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Everyone must work to banish discrimination

As I listen to the television news and read in the newspapers about the changes taking place behind the Iron Curtain - Russia, East Berlin and South Africa - I was filled with happiness for the people and their future, for I knew first hand of the oppression that existed there from past travels behind the Iron Curtain, and seeing the people with their sadness and helplessness. Then the news said that anti-Semitism was on the increase in Russia, and Jews were afraid for their lives.Immediately, my happiness was replaced with deep concern for their future - and the remembrance of my childhood in St. Petersburg where there was discrimination of Jews, blacks and anyone else who appeared to be different.

There was an active anti-Semitic anti-black group in the area, and a sign at St. Petersburg Beach and all beaches that said "No Blacks or Jews Allowed." As a child, I did not understand what this prejudice was, or what those signs really meant, but as I grew older I realized how hurtful it was, and how much discrimination existed at that time. I never remember, as a child, anyone ever standing up against that practice or action, it was an accepted practice.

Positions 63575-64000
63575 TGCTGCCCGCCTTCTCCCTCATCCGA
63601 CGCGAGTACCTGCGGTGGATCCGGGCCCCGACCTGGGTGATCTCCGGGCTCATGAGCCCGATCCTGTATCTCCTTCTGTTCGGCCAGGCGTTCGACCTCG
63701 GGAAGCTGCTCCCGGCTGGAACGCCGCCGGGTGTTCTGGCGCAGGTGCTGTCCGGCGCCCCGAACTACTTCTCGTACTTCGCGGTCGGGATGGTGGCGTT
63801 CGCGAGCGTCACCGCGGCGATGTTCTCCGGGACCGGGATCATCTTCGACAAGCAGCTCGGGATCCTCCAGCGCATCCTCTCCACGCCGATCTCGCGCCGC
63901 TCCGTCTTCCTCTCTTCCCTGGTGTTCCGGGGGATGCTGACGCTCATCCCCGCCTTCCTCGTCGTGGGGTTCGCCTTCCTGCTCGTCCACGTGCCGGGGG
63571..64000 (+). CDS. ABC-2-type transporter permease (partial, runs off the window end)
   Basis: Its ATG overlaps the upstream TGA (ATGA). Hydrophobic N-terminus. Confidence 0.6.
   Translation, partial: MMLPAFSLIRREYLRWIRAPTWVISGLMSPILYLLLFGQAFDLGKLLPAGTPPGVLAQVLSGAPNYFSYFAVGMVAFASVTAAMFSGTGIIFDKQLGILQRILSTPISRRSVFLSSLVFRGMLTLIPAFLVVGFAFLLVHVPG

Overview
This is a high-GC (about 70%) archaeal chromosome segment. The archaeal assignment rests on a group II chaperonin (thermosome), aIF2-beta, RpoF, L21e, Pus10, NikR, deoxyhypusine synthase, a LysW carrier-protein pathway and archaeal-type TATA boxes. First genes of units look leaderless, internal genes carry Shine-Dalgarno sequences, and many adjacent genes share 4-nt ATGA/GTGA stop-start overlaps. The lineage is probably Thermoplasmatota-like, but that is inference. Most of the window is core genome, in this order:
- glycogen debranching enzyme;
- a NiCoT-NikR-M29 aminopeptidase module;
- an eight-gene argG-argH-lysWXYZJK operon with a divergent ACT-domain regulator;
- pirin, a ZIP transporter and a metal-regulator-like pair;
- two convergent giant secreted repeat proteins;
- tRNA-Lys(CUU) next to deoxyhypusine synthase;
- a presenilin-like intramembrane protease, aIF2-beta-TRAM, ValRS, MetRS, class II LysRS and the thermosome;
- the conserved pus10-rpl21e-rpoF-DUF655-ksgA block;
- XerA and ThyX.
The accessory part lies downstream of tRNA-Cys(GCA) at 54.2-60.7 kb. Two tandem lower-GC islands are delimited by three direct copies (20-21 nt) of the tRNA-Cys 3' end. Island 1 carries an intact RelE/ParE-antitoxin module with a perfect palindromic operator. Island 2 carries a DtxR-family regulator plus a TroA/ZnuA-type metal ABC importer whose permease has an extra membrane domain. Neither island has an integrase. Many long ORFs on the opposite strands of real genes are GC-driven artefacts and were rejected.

It's 50 years later, and times have changed. Things are better in our area and throughout the nation. It's not, however, all over. Our consciousness must continue to be raised, and we must be ever watchful of any discrimination that may creep into our society. We cannot change the attitudes of the whole world, but we can make a difference in our own community and we can change our little corner of the world.

The National Council of Christians and Jews (NCCJ) was formed for the sole purpose of improving human relations among groups and individuals.

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